Grand Sky UAS tech park launches first BVLOS flight

By Patrick C. Miller | August 29, 2018

A General Atomics Aeronautical Systems Inc. Predator A on Aug. 20 became the first unmanned aircraft to fly a beyond-visual-line-of-sight (BVLOS) mission from the company’s training and research center adjacent to the Grand Forks (North Dakota) Air Force Base.

A special ceremony to virtually witness the flight was held at the Grand Sky commercial UAS research and development park where General Atomics is a tenant. Two large flat-screen monitors enabled attendees to observe the Predator A’s flight path on a map while also viewing video from a camera mounted on the aircraft.

“Behind this boring screen is a very sophisticated detect-and-avoid system,” said George Kirov, vice president of commercial UAS solutions with Harris Electronic Systems. “We’ve been very lucky to have the D-ASR 11 (digital air surveillance radar)—a very powerful radar—coming from the Air Force. It creates complete visibility of everything flying—manned and unmanned—in the airspace around us here. This is what makes it possible.”

Business leaders, member of Congress, elected representatives and military officials—including U.S. Air Force Secretary Heather Wilson—were among the dignitaries attending the occasion. Wilson commended the Grand Forks community for leveraging the air force base and building on it to grow jobs, economic opportunity and development.

“This is a big deal—far beyond this community—because here we’re going to start to demonstrate and figure out how manned and unmanned systems can operate in the same airspace,” she said. “We’re going to learn more about it. We’re going to push the limits, and it makes this airspace very valuable as companies seek to develop technologies for the future of air and space.”

Linden Blue, General Atomics CEO, described how the California-based company looked all over the U.S. for a location to conduct UAS testing and to train its pilots and the pilots of NATO allies before settling on Grand Sky in northeastern North Dakota. He said the facility enables General Atomics to plan strategically for the long term.

“What we’re celebrating here with the certificate of authorization to fly without a chase (plane) out to 30 miles and up to 10,000 feet is a huge, huge step,” Blue said. “It didn’t just happen overnight or in a few weeks. It was a multi-year effort and it was a cooperative effort. When you unite new technology with the regulatory world, it is not always an easy marriage.”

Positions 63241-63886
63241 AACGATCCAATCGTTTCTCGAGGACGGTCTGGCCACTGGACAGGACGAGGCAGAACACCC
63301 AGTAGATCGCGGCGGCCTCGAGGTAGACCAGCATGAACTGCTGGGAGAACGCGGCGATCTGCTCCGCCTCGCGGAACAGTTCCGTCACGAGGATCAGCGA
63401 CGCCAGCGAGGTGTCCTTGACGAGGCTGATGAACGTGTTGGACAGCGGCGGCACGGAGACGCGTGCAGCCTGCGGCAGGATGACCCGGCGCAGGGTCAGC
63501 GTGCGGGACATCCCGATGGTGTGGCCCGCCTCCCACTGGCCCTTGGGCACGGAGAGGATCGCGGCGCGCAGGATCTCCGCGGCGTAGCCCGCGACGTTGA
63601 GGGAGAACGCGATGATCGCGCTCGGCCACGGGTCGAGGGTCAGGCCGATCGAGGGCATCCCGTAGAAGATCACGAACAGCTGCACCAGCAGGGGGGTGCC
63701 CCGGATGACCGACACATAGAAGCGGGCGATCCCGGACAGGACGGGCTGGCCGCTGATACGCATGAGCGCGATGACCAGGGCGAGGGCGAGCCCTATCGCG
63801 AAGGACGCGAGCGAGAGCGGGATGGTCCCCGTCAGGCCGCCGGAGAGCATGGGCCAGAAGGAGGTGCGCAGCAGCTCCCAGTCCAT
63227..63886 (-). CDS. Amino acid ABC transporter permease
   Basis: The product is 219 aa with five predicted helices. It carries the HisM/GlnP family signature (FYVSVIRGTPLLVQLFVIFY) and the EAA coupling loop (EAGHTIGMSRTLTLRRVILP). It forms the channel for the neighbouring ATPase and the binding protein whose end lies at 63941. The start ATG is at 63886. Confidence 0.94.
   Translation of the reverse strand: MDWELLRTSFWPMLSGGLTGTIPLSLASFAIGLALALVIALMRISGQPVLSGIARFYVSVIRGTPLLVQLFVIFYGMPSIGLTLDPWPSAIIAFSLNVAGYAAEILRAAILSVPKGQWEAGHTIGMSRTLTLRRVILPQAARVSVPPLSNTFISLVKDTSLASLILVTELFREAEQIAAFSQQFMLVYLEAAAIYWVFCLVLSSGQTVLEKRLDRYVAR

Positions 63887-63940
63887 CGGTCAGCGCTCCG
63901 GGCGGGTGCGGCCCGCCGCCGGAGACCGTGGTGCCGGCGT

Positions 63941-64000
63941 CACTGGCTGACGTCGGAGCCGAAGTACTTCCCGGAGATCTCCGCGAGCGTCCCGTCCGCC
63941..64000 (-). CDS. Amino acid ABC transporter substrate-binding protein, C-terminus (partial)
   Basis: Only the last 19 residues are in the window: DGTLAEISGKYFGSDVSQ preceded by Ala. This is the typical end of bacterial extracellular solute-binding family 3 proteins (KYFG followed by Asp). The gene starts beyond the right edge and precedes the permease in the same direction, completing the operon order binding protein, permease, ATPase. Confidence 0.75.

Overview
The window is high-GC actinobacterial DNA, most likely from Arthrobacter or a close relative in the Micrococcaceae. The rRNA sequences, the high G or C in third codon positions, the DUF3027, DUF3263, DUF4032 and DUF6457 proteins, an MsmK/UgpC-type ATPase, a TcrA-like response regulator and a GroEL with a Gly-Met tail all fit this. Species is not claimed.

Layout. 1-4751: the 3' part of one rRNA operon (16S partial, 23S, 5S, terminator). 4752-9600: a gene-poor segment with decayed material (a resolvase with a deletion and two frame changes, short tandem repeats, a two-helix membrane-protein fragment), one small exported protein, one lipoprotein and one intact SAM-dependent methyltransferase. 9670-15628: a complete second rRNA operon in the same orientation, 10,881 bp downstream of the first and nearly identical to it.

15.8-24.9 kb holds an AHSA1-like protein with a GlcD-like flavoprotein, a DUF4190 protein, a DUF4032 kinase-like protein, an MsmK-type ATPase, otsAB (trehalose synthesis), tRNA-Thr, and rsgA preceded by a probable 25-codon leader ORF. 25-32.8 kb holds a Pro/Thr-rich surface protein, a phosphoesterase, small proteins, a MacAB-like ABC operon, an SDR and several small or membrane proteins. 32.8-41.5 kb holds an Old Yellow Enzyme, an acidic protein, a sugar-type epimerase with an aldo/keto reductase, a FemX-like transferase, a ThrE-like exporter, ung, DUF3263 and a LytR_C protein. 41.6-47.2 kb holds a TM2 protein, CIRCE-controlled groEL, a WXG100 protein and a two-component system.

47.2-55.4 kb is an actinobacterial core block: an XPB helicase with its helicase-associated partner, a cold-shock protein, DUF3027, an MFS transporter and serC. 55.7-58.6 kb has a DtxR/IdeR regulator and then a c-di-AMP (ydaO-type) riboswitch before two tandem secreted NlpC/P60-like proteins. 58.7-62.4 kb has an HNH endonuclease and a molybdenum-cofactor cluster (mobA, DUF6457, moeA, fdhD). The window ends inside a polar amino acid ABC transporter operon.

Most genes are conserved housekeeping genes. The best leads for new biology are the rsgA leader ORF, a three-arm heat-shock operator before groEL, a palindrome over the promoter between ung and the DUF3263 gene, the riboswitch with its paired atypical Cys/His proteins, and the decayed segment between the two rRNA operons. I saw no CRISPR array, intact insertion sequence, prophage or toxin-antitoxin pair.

Earlier in August, Grand Sky became the first U.S. location to receive regulatory permission from the Federal Aviation Administration (FAA) to host commercial BVLOS test flights—enabling large UAS to fly without chase planes within a 30-nautical-mile radius in the airspace around Grand Sky. The three-year effort was led by the Northern Plains UAS Test Site in collaboration with the Federal Aviation Administration, U.S. Air Force, General Atomics, Harris Corp. and Grand Sky. The UAS test site can assist operators seeking certificates of authorization (COAs) to conduct BVLOS flights within the approved air space.

“This is just the beginning,” said Tom Swoyer, president of Grand Sky Development Co. “Being able to fly beyond line of sight opens up a whole world of flexibility and opportunity for unmanned systems work here in North Dakota. Ultimately, we want to grow this across the entire country.”

BVLOS flights at Grand Sky are monitored through a system that combines several methods of surveillance into one stream. One-way access to the Air Force base’s radar feed is linked to locally installed ADS-B Xtend and FAA NextGen systems through the Harris RangeVue system, providing operators with real-time situational awareness of both manned and unmanned aircraft.

Nicholas Flom, Northern Plains UAS Test Site executive director, noted that it took three years of collaboration between private and public entities—as well as reaching key technical milestones—to achieve the FAA’s authorization to fly BVLOS missions from Grand Sky. He pointed out that these flights will be conducted 10 miles away from the 25th busiest airport in the nation. “This achievement in collaboration is something I’m very proud of,” he said. “We need to provide opportunities for private industry to do the testing they need to do.”

U.S. Sen. John Hoeven, R-N.D., said the ability to fly BVLOS missions from Grand Sky would make it “one of the places in the nation to figure out how we’re going to have concurrent airspace use in the national airspace, flying manned and unmanned aircraft together safely with privacy,” while also addressing other UAS challenges. U.S. Sen. Heidi Heitkamp, D-N.D., called the event a truly historic occasion and praised local and state leaders for their perseverance in making BVLOS flights in North Dakota a reality.

“Some projects like this happen, and there’s big enthusiasm, but maintaining enthusiasm is one of the greatest challenges in achieving success in our effort,” she said. “You’ve maintained the enthusiasm. You’ve maintained the vision, and I think it’s one of the reasons why we’re here today.”